US 5402847 A
A process for producing methane from a subterranean coal bed by continuously injecting a carbon dioxide-containing gas into the coal bed and recovering displaced and desorbed methane from a recovery well. The injection gas may be exhaust gas from a hydrocarbon fueled engine.
1. A process for recovering methane from a coal bed comprising:
(a) recovering a carbon dioxide--containing exhaust gas from a hydrocarbon-fueled internal combustion engine;
(b) continuously injecting said exhaust gas into at least one injection well extending into said coal bed; and
(c) continuously recovering produced gas, including methane from said coal bed, from at least one production well extending into said coal bed and being spaced apart from said at least one injection well.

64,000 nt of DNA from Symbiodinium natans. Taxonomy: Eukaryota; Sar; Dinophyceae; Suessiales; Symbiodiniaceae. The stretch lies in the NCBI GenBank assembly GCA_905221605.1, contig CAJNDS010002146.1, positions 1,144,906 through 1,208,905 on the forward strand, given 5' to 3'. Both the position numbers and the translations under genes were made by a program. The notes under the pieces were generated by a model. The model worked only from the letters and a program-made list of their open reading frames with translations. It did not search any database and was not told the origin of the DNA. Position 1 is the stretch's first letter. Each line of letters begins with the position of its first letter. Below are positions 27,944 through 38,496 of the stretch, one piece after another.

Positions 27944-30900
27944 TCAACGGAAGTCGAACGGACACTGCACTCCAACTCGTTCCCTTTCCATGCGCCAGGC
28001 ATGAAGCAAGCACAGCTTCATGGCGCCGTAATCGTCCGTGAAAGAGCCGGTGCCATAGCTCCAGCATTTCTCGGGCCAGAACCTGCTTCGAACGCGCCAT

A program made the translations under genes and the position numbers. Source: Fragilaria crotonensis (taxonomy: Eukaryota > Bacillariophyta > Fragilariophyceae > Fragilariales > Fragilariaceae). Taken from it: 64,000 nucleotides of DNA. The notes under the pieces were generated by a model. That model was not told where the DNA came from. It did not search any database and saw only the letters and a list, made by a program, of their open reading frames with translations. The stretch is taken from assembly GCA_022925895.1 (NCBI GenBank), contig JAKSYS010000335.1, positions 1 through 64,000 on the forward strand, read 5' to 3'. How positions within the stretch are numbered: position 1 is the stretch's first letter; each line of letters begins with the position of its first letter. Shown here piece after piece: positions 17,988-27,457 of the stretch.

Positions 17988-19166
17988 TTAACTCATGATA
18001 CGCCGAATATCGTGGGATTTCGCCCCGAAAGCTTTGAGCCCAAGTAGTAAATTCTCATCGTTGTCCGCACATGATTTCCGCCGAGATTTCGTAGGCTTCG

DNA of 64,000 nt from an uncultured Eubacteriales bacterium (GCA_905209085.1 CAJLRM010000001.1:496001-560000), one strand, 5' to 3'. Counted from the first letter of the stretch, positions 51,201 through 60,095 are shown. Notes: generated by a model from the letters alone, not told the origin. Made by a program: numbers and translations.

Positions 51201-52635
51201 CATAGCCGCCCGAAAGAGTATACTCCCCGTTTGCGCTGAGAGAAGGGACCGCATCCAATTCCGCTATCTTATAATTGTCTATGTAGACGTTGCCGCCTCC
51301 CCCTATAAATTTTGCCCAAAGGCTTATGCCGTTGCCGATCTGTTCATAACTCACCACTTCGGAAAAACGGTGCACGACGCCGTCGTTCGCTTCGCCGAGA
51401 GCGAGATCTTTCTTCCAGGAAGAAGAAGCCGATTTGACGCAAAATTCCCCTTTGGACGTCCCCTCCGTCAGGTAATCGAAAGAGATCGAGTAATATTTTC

2. The process of claim 1 wherein said exhaust gas is from at least one diesel engine.
3. The process of claim 1 wherein said exhaust gas is from at least one gas turbine engine.
4. The process of claim 3 wherein at least part of the fuel for said gas turbine engine is methane which has been recovered from said coal bed.
5. The process of claim 1 wherein said exhaust gas is injected at a temperature of a least 350° F.
6. The process of claim 1 wherein the pressure of at least one production of said wells is cyclically adjusted from a higher pressure to a lower pressure.
7. The process of claim 1 wherein said exhaust gas is treated for removal of moisture and corrosive compounds prior to injection.
8. The process of claim 1 wherein said exhaust gas is compressed to a pressure of at least 2000 psig prior to injection into said coal bed.